Published On: Sun, Aug 27th, 2023

Zimbabwe’s Mnangagwa Reelected Following Contentious Election

Emmerson Mnangagwa

After earning a clear majority in a contentious presidential battle that was plagued by delays, the current president of Zimbabwe, Emmerson Mnangagwa, was proclaimed the winner in Zimbabwe’s elections for president on Saturday. The elections were held on a day that was characterized by tension.

The results of the election for president that took place in 2023 have been announced by the Zimbabwe Election Commission. His Highness Emmerson Mnangagwa, the president of Zimbabwe was proclaimed the victor of the election with 2,350,711 casting votes, which is equivalent to 52.6% of the vote. He was closely followed by Nelson Chamisa from the Citizens Coalition for Change (CCC) group, who got 1,906,734 casting votes, which is equivalent to 44% of the vote, according to a tweet from Zimbabwe’s Communication Department on Saturday.

The election of the 80-year-old man maintains Zanu-PF’s decades-long monopoly on Zimbabwe’s democracy. Zanu-PF has been the dominating party in Zimbabwe ever since the nation earned its freedom from the¬†British in 1980.

The 45-year-old Chamisa, who had previously expressed optimism about his chances of winning, has now disputed the results that were published by the electoral board. It is now unknown whether he will attempt to fight the decision in court.

His party had previously voiced their displeasure with the late delivery of voting materials, which resulted in extensive voting delays, and had also cited a number of alleged anomalies in the manner of voting.

The CCC issued an announcement on Wednesday whereby it claimed that certain of its members were left off of the ballots, which, in some instances, the organization noted, had been produced with the images of the candidates of the party in power that were on the CCC’s lists.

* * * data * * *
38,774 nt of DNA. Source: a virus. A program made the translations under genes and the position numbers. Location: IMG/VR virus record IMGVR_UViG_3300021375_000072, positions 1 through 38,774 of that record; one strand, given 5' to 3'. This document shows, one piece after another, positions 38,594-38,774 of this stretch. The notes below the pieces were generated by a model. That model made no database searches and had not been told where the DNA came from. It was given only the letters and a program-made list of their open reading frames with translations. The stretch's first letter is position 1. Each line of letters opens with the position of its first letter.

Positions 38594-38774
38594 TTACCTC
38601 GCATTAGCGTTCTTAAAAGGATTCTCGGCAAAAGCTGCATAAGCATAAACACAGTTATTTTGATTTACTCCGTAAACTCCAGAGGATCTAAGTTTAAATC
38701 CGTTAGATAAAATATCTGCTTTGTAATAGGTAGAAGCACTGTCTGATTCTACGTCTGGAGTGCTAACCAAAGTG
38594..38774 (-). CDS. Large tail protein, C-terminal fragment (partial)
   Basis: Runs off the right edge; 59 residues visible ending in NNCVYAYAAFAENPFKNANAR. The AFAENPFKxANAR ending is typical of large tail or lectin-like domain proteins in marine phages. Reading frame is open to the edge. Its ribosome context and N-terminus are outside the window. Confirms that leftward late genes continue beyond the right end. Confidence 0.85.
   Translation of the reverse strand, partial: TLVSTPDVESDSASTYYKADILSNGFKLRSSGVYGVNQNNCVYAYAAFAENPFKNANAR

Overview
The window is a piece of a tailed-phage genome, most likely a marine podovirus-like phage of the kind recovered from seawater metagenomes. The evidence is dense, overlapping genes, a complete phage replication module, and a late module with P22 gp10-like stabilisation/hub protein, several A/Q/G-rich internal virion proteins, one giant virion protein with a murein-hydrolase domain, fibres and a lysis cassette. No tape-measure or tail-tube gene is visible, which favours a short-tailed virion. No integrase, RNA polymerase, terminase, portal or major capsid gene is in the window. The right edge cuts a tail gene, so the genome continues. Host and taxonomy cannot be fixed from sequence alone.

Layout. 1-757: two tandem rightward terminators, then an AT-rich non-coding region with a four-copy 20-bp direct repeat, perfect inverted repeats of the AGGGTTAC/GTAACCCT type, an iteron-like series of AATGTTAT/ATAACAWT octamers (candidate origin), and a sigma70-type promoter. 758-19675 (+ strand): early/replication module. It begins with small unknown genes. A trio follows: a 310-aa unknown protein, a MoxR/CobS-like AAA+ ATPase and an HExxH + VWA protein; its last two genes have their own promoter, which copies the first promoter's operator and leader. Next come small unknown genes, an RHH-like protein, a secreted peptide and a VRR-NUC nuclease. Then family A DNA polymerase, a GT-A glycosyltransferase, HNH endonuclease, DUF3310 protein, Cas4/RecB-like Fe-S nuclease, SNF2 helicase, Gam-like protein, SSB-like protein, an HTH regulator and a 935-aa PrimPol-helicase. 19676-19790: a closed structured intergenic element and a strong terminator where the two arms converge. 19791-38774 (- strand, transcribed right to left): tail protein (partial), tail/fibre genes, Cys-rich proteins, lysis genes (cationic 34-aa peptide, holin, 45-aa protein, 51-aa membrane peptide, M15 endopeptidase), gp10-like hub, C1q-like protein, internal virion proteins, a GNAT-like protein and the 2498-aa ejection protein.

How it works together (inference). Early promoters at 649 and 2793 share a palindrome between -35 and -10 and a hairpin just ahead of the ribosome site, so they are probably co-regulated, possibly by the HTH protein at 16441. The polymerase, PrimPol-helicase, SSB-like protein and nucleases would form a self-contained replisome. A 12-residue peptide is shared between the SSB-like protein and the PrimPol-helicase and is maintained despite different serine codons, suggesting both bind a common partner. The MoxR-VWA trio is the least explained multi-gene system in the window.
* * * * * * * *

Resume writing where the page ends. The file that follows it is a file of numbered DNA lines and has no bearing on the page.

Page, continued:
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In certain regions of Zimbabwe, voting was already behind schedule when it began on Wednesday, but it proceeded for another day on Thursday. In three of the provinces, notably the capital Harare, where Chamisa’s movement enjoys widespread support, voting has been prolonged till Thursday as a result of a decision issued by the president.

Observers praised the calm nature of the voting process but noted that the election itself did not meet many of the local and international norms that are already in place.

In a preliminary assessment that was made public on Friday, the European Union Election Observation Mission (EU EOM) stated that basic liberties were increasingly restricted during the elections. The EU EOM also stated that incidents of intimidation and violence that resulted in an atmosphere of fear were also observed during the voting process.

On Thursday, the police in Zimbabwe detained over forty election observers on allegations that they coordinated the dissemination of results before the final count of the ballots was completed.

Amnesty International, a nonprofit organization that advocates for human rights, stated that the arrests took place following when the Zimbabwe NGO Roundtable published a report outlining Election Day violations that they had witnessed.

This was Zimbabwe’s 2nd election following the military ousted the autocratic tyrant Robert Mugabe in 2017. The last election took place in 2017.

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Mnangagwa, often known as “The Crocodile,” became Mugabe’s successor after assisting in the planning and execution of the coup that removed him from power. As a result of his victory over Chamisa in the heatedly contested presidential election the following year, he was able to maintain his hold on power.

Mnangagwa received 51% of the vote in the election, held in 2018, while Chamisa received 44% of the ballots cast. Chamisa challenged the results, claiming that the election was stolen and conducted in violation of the law, and he also challenged the results in court. In spite of this, Mnangagwa got sworn in as president of Zimbabwe when the country’s constitutional court validated his victory.

According to analysts, the result of the most recent election was much simpler to forecast. Eldred Masunungure, a specialist in governance and politics from the University of Zimbabwe, stated that he is unsure whether or not this election would be one that significantly alters the political landscape. In an interview with CNN given prior to the midterm elections on Wednesday, he stated, “I am not seeing any signs or evidence that it will be a watershed election.”

Mnangagwa’s Zanu-PF organization also told CNN that they anticipated a landslide victory in the election. During the run-up to the election, the national spokesperson for the party, Chris Mutsvangwa, declared that they were going to “wallop the alternative.”

He went on to say that the victory over the opposition would be resounding and decisive.